A few minutes after performing the tracheostomy, a large subcutaneous emphysema was observed gradually spreading to both pectorals, upper limbs, neck and face, together with a leak of around 20% of the prescribed minute volume. At that time, peripheral oxygen saturation was between 95%–98% with an FiO2 of 0.8 and heart rate of 90 bpm. The patient required vasoactive support with low-dose norepinephrine to achieve a mean arterial pressure between 65−70 mmHg.

Given the suspicion of ITR that had not been noted during the fibreoptic bronchoscopy performed at the end of the tracheostomy, we decided to perform a cervicothoracic CT. This showed a sabre-sheath trachea (AP axis greater than the transverse, indicative of tracheomalacia) with a perforation measuring 6 mm in length in the craniocaudal axis of the posterior tracheal wall that communicated directly with the pneumomediastinum chamber, accompanied by generalised subcutaneous emphysema that extended through all the visualized planes from the upper abdomen to the lower region of the skull. Moderate right haemothorax and residual left anterior pneumothorax were also observed, as well as multiple foci of pulmonary consolidation and diffuse ground glass opacities, predominantly peripheral, indicative of ARDS due to SARS-CoV-2 pneumonia (Figs. 1, 2 and 3).

Figure 1.

Neck and chest CT scan with 3D axial reconstruction of the trachea (A) and sagittal reconstruction of the upper thorax (lung window) (B) showing a defect in the posterior wall of the trachea (arrowhead in both images) associated with pneumomediastinum and marked subcutaneous emphysema (curved arrows). To help interpret the 3D reconstruction, straight arrows have been added in both images to indicate the posterior edge of the tracheostomy tube.

(0.1MB).
Figure 2.

A: 3D reconstruction of the trachea with the tracheostomy tube (straight arrow) and the leakage secondary to the tracheal rupture (arrow head). B: Correlation of image A with the sagittal reconstruction of the neck and chest CT (soft tissue window).

(0.06MB).
Figure 3.

A: Axial chest CT image using a lung window showing tracheal rupture (black arrow head), pneumomediastinum and marked subcutaneous cellular emphysema (curved arrow). The right hemithorax shows high-density pleural effusion associated with haemothorax (white arrowhead), as well as patchy ground-glass opacities in the lung parenchyma associated with SARS-CoV-2 involvement (white straight arrow). B: 3D reconstruction of subcutaneous emphysema.

(0.11MB).

Given the radiological findings, the ENT was contacted and it was decided to perform OTI in the operating room to remove the tracheostomy and perform a new one, this time surgical, distal to the previous one (at the approximate level of T3-T4 vertebrae). A number 9 Tracoe® cuffed tracheal tube with a drain on the lateral cervical surface was inserted without incident. Following this, the antibiotic prophylaxis for mediastinitis was extended and, since the patient had previously required high doses of sedoanalgesia and relaxation, the neuromuscular blockade was maintained for 10 further days to avoid sudden episodes of maladjustment and cough that could increase the tracheal defect. The patient’s respiratory and haemodynamic evolution was satisfactory. During this period, 2 chest tubes were also placed for drainage of both hemopneumothorax. The patient made good progress, so we decided to perform a follow-up CT 12 days after the new tracheostomy, which showed persistence of the defect in the upper third of the posterior tracheal wall and the formation of a pseudodiverticulum, fibrotic changes in the adjacent mediastinal fat, resolution of the pneumomediastinum and absence of subcutaneous emphysema or evidence of collections or air leak at other levels (Fig. 4).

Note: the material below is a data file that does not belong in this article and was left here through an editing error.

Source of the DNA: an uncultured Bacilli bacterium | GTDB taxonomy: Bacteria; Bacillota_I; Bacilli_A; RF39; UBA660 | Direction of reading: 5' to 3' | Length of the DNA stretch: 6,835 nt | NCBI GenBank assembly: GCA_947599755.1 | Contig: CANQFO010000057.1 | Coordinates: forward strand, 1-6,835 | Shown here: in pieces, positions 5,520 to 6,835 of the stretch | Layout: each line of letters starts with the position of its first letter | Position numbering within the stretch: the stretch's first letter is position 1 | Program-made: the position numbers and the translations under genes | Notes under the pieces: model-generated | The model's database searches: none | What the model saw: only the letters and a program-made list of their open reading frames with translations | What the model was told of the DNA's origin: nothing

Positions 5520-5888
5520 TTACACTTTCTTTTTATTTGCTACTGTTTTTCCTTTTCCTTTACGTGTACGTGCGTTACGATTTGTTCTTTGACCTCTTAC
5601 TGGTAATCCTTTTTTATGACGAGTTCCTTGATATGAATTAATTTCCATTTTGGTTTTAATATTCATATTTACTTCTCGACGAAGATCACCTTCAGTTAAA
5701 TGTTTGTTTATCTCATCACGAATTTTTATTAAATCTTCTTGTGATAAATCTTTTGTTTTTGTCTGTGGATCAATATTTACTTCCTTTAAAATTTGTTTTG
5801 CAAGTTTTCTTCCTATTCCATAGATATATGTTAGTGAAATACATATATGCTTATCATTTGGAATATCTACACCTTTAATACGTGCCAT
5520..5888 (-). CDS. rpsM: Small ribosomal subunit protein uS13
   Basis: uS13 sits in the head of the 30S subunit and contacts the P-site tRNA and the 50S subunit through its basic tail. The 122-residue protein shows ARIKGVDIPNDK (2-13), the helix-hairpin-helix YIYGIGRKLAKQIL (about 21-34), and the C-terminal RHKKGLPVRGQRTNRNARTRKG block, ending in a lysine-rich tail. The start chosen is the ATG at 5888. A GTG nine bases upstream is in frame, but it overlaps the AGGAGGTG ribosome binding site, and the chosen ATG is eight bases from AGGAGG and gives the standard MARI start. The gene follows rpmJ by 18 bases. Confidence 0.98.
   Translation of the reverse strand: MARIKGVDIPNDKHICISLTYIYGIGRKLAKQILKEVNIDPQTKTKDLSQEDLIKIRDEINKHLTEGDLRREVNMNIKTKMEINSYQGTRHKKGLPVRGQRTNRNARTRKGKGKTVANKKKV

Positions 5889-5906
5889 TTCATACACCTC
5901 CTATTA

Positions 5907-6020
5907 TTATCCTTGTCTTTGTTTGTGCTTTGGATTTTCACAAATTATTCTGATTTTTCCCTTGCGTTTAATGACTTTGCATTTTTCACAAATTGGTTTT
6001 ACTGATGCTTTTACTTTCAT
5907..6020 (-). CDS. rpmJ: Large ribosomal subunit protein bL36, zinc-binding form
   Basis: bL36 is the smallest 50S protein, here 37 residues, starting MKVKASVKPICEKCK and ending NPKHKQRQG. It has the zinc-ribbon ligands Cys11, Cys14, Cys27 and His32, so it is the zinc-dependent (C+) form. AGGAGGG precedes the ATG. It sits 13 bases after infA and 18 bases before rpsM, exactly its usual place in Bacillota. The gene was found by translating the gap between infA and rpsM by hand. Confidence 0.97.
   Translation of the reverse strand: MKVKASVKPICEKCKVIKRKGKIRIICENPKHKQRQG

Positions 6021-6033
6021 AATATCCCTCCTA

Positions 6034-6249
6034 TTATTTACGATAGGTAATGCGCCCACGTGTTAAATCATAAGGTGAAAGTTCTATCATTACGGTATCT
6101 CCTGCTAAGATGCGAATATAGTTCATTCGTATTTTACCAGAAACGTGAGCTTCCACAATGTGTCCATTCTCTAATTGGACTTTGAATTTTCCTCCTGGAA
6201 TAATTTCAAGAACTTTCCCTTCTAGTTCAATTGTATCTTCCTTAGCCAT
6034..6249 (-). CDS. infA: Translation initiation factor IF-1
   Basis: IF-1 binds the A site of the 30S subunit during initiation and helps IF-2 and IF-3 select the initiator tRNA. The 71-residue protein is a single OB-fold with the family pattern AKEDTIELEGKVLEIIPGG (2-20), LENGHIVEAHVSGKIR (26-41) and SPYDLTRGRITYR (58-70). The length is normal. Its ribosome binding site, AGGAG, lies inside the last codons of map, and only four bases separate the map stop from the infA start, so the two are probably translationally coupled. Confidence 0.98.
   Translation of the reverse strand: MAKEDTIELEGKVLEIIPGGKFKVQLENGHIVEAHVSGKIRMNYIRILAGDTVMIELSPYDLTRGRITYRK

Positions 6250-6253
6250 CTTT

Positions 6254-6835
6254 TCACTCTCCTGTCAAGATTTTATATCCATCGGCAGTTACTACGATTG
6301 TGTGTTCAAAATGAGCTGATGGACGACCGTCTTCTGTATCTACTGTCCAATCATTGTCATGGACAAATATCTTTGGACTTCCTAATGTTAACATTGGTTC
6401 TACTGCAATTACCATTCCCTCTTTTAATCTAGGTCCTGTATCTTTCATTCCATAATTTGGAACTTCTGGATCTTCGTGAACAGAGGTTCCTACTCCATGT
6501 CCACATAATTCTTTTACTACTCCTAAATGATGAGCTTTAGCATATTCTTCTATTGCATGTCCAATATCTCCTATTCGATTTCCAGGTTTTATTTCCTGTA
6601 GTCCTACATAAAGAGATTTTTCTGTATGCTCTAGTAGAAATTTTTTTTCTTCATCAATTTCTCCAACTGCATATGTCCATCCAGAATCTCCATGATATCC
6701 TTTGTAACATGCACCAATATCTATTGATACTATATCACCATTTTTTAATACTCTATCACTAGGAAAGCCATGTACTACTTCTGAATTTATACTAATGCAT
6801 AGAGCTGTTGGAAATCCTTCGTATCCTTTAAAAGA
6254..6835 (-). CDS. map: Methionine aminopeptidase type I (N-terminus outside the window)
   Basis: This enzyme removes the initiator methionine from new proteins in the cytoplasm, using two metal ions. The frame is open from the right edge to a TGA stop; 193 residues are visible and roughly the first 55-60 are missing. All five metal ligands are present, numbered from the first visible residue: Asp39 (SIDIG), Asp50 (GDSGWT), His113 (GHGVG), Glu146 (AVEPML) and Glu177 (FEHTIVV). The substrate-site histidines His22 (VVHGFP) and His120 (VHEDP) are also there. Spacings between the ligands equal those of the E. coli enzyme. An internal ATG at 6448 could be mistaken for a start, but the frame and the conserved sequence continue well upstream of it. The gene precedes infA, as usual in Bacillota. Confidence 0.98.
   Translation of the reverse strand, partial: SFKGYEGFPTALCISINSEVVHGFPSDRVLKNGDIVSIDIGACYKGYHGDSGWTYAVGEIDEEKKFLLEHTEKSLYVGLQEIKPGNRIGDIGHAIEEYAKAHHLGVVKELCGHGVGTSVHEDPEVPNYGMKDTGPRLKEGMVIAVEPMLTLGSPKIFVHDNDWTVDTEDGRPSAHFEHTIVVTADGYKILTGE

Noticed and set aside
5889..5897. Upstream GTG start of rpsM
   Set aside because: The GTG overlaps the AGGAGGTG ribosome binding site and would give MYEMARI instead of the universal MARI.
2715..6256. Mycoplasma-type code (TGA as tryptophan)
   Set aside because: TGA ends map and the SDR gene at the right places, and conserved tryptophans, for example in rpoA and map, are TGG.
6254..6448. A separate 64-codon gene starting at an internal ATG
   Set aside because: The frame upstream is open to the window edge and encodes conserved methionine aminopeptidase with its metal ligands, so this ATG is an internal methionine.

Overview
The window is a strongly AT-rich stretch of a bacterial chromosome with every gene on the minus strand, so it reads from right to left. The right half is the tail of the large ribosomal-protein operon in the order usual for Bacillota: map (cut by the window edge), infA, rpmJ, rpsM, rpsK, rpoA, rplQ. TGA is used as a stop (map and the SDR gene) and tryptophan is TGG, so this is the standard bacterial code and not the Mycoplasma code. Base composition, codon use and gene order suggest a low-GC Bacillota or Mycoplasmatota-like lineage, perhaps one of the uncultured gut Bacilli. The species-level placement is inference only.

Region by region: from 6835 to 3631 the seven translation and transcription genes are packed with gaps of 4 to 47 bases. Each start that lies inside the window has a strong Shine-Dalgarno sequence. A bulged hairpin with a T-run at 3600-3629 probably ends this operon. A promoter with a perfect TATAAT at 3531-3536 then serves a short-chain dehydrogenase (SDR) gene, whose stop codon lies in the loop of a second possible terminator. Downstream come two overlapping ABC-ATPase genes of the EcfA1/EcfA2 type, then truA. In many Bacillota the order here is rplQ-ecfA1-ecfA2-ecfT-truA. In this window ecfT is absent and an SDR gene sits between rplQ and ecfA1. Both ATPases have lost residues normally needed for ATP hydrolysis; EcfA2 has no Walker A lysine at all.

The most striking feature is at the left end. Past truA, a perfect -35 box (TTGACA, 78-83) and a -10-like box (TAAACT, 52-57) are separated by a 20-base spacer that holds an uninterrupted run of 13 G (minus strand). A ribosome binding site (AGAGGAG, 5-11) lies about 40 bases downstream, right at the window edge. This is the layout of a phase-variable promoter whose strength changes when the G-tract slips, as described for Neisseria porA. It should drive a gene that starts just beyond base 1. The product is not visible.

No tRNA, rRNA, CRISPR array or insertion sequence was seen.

Figure 4.

Axial chest CT image (lung window) performed 12 days after the new tracheostomy, in which persistence of the tear is observed in the upper third of the posterior tracheal wall, with the formation of a pseudodiverticulum (arrow) and resolution of pneumomediastinum and subcutaneous emphysema.

(0.04MB).

We reassessed the patient daily together with the ENT specialist, and it was decided to resume respiratory weaning, withdraw neuromuscular relaxation and progressively reducing sedoanalgesia. Eighteen days after the intervention, and under fibreoptic guidance, the tracheostomy cannula was changed to a number 8 fenestrated cuffed tube. Having observed that the patient breathed spontaneously without incident over the next few days, he was finally decannulated 3 days before leaving unit. The patient was transferred to the ward 55 days after admission to the Resuscitation and Critical Care Unit, eupnoeic, with excellent respiratory mechanics and in good general clinical condition. The ENT specialist followed up his tracheal lesion.

Discussion

ITR is a rare complication that can arise after numerous procedures and, therefore, using the existing literature it is hard to establish its true incidence secondary to percutaneous tracheostomy. The estimated incidence of IRT varies, according to the published series, between 0.05% and 1%1–3.

The clinical manifestations described in the literature that should lead to suspicion of ITR are: subcutaneous emphysema predominantly in the chest, neck and face (present in most cases), pneumothorax and pneumomediastinum, usually visible on imaging tests, accompanied or not by respiratory failure. Despite the immediate availability of CT in our hospital, the gold standard for diagnosis continues to be fibreoptic bronchoscopy3.